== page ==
If you’re getting your TSH levels checked to monitor your thyroid health, it’s best to get that done in the morning. Otherwise, your results may come back normal even though you have hypothyroidism.
All the body’s hormones follow a daily rhythm, including thyroid hormone. This means there are times of the day when it naturally higher or lower. Researchers tested the blood of hypothyroid subjects both before 8 a.m. and again between 2 and 4 p.m.
In hypothyroid patients both untreated and on thyroid medication, TSH dropped was substantially lower during the afternoon test. This means an estimated 50 percent of people with hypothyroidism are not being diagnosed.
In the untreated group, TSH was 5.83 in the morning and 3.79 in the afternoon. In the treated group, TSH was 3.27 in the morning and 2.18 in the afternoon.
A 2004 study also showed late morning, non-fasting TSH was 26 percent lower compared to the early morning, fasting TSH. This means even a late morning blood draw could result in a failure to diagnose. Do you really want to know what is going on with your thyroid? Schedule a FREE 15-Minute Consultation with Dr. Celaya.
TSH blood test timing and functional medicine ranges
The timing of your blood draw plays an important role in reading a thyroid panel. However, there is more to it.
Even with an early morning blood draw, many doctors will still fail to diagnose hypothyroidism because they use lab ranges that are too wide and that do not reflect genuine thyroid health.
Many doctors still use a hypothyroidism TSH range of 0.5 to 5.0 even though the American Association of Clinical Endocrinologists recommends 0.3 to 3.0.
In functional medicine, we use an even narrower range of .25 to 1.25. We also know that only looking at TSH can miss hypothyroidism.
For example, TSH may be normal but other thyroid markers are off. That’s why it’s important to order a thyroid panel that includes total and free T4 and T3, reverse T3, free thyroxine index (FTI), T3 uptake, and thyroid binding globulins. Many conditions can cause poor thyroid function, including inflammation, hormonal imbalances, and chronic stress. Ordering these other thyroid markers provides more insight into such imbalances.
Always include a test for autoimmune Hashimoto’s hypothyroidism
In addition to these markers, anyone with symptoms of hypothyroidism should also test for Hashimoto’s, an autoimmune disease that attacks and destroys the thyroid gland.
Why? About 90 percent of hypothyroidism cases in the US are caused by Hashimoto’s. To screen for Hashimoto’s, order TPO and TGB antibodies.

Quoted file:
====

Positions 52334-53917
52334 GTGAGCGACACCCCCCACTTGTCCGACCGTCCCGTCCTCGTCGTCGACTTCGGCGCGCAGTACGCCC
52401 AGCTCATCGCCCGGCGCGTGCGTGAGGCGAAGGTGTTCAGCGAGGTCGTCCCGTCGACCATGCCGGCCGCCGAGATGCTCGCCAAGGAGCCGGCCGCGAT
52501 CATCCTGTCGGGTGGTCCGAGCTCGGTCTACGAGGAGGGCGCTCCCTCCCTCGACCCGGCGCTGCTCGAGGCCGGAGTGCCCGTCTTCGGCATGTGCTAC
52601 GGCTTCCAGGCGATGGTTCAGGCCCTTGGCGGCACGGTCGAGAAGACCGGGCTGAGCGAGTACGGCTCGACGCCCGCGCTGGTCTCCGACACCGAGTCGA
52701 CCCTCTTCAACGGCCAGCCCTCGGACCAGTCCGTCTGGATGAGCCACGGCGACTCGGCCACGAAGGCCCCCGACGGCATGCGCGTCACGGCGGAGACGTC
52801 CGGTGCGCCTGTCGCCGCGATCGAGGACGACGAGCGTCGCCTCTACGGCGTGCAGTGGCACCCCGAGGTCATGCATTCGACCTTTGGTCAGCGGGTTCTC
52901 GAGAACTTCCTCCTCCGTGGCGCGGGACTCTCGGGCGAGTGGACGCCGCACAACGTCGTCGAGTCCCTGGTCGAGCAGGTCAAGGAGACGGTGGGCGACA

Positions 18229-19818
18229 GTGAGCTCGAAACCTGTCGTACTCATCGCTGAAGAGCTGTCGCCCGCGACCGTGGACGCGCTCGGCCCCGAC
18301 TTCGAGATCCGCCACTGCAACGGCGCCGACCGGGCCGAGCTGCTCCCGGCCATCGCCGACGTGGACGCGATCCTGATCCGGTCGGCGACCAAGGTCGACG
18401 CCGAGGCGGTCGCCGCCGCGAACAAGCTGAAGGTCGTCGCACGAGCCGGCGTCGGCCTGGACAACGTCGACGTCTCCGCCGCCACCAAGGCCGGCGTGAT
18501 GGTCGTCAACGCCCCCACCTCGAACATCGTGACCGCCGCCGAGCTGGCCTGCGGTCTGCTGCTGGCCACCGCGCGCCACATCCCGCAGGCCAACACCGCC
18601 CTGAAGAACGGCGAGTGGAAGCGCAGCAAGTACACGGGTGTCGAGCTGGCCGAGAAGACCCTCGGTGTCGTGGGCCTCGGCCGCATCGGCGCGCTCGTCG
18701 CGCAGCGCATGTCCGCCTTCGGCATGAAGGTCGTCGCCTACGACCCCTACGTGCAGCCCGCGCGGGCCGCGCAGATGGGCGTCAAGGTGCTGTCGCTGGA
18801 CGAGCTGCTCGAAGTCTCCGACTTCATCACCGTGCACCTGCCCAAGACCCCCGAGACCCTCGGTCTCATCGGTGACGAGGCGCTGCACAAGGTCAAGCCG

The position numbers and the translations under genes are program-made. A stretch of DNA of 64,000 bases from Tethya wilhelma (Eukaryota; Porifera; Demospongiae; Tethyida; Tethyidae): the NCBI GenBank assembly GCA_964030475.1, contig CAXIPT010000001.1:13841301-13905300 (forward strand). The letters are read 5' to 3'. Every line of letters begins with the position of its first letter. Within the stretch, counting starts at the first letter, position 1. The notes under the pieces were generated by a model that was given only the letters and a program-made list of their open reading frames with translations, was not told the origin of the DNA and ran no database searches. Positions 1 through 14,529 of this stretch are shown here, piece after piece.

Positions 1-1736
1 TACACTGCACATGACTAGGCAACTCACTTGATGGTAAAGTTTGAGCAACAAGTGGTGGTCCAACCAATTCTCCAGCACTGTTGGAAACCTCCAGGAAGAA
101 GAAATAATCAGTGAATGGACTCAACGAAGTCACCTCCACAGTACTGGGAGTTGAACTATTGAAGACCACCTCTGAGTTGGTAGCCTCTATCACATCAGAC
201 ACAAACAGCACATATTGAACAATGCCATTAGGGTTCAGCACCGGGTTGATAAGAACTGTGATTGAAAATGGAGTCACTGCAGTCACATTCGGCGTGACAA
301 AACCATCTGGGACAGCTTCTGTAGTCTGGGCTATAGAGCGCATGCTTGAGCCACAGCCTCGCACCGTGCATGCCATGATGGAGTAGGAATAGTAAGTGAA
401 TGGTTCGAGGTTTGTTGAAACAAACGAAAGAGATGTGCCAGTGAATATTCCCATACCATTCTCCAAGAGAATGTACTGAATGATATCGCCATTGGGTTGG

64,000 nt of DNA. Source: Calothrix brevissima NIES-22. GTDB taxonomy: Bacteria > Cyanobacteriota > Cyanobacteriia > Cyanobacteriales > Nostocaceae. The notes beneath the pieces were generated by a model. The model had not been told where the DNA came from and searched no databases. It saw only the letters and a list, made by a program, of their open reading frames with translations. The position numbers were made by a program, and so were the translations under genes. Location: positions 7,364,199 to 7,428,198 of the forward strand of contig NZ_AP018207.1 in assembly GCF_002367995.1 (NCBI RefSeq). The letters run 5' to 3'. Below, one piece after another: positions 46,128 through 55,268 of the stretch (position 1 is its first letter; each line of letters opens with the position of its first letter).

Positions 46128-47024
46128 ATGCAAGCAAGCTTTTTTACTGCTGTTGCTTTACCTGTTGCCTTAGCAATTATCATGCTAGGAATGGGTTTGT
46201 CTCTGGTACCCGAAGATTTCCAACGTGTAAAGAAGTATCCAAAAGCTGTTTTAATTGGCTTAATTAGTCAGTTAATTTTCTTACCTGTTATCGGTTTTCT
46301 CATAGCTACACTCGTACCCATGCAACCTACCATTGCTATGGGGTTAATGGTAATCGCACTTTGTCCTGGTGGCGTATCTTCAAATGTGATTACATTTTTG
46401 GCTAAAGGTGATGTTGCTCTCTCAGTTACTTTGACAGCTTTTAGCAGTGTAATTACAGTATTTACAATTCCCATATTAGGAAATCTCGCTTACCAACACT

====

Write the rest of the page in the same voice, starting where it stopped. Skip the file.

Thyroid medications may be necessary to support thyroid function, but they do not address the autoimmunity attacking the thyroid gland. Failing to manage Hashimoto’s increases the risk of developing other autoimmune diseases such as pernicious anemia, rheumatoid arthritis, vitiligo, and Type I diabetes. It will also make it more difficult to manage your symptoms.
Want to see if Dr. Celaya is the right fit for you? Schedule a FREE 15-Minute Consultation with Dr. Celaya to talk about your thyroid.
If you struggle with chronic exhaustion, insomnia, poor immunity, and persistent low blood sugar symptoms, you likely have poor function of the adrenal glands, which sit atop the kidneys and secrete stress hormones. However, your conventional doctor may have told you there is no such thing as adrenal fatigue based on guidance from The Hormone Foundation. What they may not understand is that there is a continuum of adrenal function and that the brain plays a role in adrenal fatigue.
The debate about adrenal fatigue versus primary adrenal insufficiency
The term “adrenal fatigue” has become a household word in the chronic illness world, and for good reason. The adrenal glands are our frontline against stressors large and small. In our constantly chaotic and nutritionally-depleted lives, these hard-working little glands can become worn down, sometimes to the point of barely working, right along with the areas of the brain that govern them.
What’s confusing is a recent statement by The Hormone Foundation which claimed adrenal fatigue does not exist and is not supported by any scientific facts, and that primary adrenal insufficiency is the only real version of adrenal dysfunction.
However, according to integrative physician Richard Shames, MD, both adrenal fatigue and primary adrenal insufficiency exist along the same continuum but are separated by the severity of symptoms and treatment methods. In a nutshell, adrenal fatigue can also be referred to as mild adrenal sufficiency.
If you really want to know about your adrenal health, schedule a FREE 15-Minute Consultation with Dr. Celaya.
Primary adrenal insufficiency is caused by damage to the adrenal glands, such as by an autoimmune condition like Addison’s disease that attacks and destroys adrenal tissue. Primary adrenal insufficiency is diagnosed through blood tests and can be treated with medications that replace adrenal hormones.